Image Attribution: Roberta F.
Public school teachers have staged walkouts in multiple states in protest for higher pay and more funding for public schools. When watching some of these teachers being interviewed, it is difficult to reconcile that individuals in our society with some of the highest education levels among us have to work side jobs and still not be able to make ends meet. One teacher said he could not afford to enroll his wife in the health insurance plan provided for him as a teacher. When reviewing a national list of average teacher pay it was eye opening. Starting salaries ranged from the low $30,000 range to the mid $40,000 range. After years of experience the top pay was still under $80,000. Don't look at the higher end salaries in a vacuum because they are often in very high cost of living areas. Let us be reminded that these are people with college degrees and some have multiple Master's degrees. With college degrees come student loans and debt. Many of these teachers are still paying off their own student loans and now their children are ready for college. Almost all of these teachers did into their own pockets to pay for supplies for the their classrooms and students. Why have we allowed teachers and our public education system to be starved for resources the way they are. Our public schools and the people that keep them going seem to have become and afterthought, just like the American infrastructure.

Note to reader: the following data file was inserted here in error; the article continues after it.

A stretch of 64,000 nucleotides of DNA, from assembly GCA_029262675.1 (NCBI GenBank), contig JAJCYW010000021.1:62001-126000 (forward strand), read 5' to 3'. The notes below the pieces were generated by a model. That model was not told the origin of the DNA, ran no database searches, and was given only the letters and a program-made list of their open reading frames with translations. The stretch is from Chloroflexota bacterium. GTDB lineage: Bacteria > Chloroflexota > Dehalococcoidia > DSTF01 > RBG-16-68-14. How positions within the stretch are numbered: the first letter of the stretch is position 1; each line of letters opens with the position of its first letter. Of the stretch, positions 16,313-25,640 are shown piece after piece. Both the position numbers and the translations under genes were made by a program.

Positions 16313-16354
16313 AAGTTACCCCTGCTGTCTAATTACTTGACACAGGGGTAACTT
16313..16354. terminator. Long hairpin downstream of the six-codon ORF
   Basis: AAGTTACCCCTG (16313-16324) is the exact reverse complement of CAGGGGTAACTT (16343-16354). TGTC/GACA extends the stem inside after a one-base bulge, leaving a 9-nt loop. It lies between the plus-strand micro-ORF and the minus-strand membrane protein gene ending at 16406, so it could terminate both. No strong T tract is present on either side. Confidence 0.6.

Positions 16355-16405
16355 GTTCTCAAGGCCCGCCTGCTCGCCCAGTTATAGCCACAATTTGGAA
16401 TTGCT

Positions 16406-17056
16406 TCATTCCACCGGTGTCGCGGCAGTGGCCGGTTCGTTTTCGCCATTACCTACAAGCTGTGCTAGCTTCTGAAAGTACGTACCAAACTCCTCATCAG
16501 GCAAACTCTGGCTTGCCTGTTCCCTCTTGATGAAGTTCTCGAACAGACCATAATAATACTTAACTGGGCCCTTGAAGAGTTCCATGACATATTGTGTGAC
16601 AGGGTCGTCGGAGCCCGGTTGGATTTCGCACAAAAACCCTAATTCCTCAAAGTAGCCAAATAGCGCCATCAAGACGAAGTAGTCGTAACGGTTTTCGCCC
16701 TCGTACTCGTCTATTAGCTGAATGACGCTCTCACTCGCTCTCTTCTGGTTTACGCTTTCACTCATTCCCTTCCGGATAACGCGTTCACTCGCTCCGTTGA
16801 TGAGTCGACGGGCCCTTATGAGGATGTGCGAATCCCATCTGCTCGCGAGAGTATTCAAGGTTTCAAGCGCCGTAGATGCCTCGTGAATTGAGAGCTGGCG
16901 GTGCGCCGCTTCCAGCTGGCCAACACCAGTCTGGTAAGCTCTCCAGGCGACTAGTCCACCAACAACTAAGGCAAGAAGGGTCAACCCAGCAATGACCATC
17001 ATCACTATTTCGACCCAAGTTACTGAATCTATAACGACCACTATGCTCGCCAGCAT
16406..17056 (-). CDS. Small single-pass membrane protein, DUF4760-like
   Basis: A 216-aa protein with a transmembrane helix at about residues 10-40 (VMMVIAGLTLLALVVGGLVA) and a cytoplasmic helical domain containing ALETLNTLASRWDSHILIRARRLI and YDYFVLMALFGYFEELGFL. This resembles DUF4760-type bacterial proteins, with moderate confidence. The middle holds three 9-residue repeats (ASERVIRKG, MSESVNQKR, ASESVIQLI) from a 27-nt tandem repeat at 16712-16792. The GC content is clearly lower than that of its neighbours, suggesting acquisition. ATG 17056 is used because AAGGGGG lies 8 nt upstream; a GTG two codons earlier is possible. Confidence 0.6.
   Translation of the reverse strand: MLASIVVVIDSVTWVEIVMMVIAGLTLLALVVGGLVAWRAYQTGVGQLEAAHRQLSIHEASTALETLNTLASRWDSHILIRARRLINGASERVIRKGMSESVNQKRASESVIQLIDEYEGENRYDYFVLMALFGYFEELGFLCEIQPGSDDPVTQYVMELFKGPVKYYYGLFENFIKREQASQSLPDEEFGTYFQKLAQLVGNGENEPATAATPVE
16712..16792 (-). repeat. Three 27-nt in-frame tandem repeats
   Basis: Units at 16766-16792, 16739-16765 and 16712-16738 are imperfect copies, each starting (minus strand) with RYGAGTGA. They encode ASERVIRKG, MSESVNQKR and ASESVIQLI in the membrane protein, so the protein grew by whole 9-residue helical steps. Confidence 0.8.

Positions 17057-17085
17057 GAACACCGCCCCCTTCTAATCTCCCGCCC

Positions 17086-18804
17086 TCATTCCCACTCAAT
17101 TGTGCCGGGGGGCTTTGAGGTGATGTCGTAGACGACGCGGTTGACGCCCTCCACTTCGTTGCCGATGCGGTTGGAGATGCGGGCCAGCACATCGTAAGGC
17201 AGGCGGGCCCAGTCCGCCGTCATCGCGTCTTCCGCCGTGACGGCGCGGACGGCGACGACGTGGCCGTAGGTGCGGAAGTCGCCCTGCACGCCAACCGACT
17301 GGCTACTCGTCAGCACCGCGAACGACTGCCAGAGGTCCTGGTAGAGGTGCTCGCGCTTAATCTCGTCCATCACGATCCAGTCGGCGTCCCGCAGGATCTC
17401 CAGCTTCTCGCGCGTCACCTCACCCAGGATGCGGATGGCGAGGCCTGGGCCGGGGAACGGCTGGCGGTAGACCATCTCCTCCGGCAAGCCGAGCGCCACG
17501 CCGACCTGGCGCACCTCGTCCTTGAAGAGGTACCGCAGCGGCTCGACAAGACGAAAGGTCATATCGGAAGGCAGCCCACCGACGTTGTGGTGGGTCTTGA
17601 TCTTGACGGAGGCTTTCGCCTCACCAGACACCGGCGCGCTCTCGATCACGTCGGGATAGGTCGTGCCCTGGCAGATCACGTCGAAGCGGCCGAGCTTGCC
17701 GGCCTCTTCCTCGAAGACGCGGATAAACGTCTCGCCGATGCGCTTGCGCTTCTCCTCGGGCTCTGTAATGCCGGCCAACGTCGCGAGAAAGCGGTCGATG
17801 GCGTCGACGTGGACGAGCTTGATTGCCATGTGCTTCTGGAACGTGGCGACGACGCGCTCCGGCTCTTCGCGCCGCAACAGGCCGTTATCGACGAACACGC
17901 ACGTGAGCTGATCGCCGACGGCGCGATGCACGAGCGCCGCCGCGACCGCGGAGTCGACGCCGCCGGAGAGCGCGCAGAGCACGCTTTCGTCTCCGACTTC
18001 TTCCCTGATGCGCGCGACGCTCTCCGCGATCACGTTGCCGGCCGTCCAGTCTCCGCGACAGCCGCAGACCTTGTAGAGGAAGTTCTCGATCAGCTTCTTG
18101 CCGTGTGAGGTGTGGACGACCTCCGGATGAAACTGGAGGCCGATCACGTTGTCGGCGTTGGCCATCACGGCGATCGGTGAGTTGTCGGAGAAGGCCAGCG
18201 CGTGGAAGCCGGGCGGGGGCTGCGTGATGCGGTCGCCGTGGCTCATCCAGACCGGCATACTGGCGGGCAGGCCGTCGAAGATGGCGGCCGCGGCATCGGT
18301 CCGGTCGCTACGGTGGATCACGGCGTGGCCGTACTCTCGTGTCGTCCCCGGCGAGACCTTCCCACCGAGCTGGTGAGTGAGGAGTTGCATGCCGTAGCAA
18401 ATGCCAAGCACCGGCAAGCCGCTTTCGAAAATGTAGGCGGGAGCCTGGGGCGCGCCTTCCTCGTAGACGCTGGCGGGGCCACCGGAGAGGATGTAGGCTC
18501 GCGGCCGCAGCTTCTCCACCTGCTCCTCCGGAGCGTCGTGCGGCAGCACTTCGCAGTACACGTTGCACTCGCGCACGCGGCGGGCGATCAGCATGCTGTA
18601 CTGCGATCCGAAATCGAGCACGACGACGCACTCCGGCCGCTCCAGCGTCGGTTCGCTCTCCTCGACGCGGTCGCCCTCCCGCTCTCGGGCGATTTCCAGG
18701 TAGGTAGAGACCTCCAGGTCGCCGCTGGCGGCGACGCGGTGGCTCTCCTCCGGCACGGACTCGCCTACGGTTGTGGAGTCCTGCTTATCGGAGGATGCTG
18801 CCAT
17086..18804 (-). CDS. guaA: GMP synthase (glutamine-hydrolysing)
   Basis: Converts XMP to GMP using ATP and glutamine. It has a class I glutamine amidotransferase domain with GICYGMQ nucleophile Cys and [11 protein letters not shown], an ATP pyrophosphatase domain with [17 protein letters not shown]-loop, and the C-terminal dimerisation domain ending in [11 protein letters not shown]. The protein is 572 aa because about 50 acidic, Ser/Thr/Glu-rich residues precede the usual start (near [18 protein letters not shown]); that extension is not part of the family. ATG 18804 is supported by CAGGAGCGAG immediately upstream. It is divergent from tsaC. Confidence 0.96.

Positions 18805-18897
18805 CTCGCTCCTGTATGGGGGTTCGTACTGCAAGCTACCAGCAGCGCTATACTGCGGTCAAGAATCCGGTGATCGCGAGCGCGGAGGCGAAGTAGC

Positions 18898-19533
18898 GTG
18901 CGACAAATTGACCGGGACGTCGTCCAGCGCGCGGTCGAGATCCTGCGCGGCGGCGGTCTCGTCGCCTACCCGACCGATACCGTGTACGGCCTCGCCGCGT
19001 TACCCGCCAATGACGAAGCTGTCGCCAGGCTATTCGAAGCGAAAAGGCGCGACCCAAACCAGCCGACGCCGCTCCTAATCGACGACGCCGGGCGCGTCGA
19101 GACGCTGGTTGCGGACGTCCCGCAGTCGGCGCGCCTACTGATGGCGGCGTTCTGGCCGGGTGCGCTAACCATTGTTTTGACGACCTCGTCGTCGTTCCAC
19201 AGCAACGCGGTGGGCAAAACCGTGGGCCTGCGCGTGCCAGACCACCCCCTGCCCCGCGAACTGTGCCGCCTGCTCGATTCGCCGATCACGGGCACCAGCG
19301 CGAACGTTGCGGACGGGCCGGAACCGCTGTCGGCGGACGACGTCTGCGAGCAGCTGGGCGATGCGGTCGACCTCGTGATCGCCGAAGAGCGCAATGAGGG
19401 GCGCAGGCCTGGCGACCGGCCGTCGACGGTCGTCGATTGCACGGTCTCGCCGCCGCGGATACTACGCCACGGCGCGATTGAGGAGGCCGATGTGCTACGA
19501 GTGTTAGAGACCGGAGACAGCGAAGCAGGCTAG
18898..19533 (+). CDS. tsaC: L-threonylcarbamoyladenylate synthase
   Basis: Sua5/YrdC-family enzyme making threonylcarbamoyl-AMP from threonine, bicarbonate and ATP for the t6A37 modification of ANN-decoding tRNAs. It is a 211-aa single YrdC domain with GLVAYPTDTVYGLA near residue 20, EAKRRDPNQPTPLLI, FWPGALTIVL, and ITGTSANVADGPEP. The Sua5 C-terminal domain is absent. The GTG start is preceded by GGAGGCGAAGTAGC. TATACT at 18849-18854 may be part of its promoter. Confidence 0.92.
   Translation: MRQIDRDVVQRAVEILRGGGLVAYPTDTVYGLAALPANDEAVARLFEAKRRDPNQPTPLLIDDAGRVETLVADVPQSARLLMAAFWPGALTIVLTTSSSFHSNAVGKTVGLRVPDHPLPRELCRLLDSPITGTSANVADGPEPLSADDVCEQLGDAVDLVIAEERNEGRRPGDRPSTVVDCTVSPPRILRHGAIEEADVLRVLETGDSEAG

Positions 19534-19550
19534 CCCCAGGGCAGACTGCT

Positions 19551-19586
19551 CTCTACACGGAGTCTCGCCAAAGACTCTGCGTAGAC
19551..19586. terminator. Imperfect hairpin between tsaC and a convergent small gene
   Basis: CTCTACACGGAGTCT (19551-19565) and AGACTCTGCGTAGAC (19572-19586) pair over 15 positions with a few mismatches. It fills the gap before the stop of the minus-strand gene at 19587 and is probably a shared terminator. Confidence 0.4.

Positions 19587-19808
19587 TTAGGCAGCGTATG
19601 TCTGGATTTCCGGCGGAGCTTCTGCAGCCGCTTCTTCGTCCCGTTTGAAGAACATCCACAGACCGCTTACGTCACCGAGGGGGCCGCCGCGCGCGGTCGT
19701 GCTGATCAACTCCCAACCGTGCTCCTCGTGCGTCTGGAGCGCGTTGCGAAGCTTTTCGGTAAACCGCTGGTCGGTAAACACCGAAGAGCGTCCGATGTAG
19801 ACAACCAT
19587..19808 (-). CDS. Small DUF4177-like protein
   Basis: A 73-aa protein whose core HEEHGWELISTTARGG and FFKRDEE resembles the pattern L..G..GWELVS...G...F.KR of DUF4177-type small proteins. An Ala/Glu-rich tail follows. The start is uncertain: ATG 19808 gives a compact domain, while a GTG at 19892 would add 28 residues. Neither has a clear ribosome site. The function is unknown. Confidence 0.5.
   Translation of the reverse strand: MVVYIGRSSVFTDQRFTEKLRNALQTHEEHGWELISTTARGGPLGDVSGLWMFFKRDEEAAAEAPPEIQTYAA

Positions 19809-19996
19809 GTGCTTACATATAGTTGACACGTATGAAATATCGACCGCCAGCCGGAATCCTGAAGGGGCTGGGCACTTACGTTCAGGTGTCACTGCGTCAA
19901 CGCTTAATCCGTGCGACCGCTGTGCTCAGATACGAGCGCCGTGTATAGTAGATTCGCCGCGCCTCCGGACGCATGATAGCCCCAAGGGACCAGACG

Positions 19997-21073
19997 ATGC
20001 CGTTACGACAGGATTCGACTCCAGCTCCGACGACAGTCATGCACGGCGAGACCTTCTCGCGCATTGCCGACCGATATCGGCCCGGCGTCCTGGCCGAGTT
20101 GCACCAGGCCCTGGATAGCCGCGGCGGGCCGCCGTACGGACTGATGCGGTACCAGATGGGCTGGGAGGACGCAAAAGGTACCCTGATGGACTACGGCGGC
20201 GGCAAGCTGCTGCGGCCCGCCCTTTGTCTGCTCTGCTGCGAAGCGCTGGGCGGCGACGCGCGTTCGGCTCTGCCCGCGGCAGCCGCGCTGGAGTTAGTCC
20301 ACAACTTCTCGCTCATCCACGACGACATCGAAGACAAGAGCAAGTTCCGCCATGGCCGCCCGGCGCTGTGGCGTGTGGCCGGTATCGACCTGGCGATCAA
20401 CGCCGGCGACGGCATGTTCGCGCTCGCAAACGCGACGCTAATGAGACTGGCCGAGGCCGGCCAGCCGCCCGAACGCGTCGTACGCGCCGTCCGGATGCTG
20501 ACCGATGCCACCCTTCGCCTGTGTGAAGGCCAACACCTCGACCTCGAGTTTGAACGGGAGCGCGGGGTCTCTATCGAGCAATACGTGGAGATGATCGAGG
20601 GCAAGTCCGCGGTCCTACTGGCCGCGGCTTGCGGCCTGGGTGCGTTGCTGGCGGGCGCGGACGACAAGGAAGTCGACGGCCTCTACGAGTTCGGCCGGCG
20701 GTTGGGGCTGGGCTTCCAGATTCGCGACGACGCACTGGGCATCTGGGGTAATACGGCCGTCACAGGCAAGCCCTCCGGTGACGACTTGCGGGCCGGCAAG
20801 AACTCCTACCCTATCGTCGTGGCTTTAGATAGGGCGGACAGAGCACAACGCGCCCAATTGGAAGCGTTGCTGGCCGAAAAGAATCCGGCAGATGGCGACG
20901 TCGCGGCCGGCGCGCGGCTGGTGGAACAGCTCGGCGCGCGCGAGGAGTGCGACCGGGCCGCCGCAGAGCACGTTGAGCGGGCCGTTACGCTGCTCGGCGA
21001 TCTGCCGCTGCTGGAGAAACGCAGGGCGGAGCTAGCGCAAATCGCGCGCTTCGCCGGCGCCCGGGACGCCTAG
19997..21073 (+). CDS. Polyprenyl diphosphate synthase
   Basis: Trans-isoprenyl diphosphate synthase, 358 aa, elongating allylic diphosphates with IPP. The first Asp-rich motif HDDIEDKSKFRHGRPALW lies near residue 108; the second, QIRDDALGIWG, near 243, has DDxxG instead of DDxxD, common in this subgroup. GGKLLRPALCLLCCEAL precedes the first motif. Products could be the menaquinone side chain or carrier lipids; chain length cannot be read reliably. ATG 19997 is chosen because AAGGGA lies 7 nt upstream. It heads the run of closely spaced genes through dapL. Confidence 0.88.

Our public schools have become the place children go to five days per week while their parents are working. The kids are dropped off, picked up by a bus, drive or walk to school five days a week and show up back home later in the day. What happens during that school day is not top-of-mind to the vast majority of Americans, but not to the teachers and students. Teachers deal with the issues, attitudes and behaviors students bring with them on a daily basis. Teachers deal with the lack of resources provided to them with undiminished expectations when it comes to performance and student test scores whether they can pay their bills or not. Being a teacher may be a calling, but it should not be a sacrifice through hardship and economic deprivation. We must think of our public education system as part of our national infrastructure and if it is not invested in, it will crumble just like our highways. Funneling money into the pockets of the wealthy at the cost of everything else is a recipe for disaster.
Thus far the walkouts have been in states that solidly supported Donald Trump in the prior Presidential election. There are dots to be connected that can not be ignored. Funding of public schools is a function of federal, state and local governments. President Trump appointed an anti-public school advocate as Secretary of Education, Betsy DeVos. DeVos is a supporter of moving public schools funds to private and religious schools. Teachers and those supporting them need to connect the dots and make sure they are voting in their best interests in the future. Teacher need to be thanked, appreciated and PAID!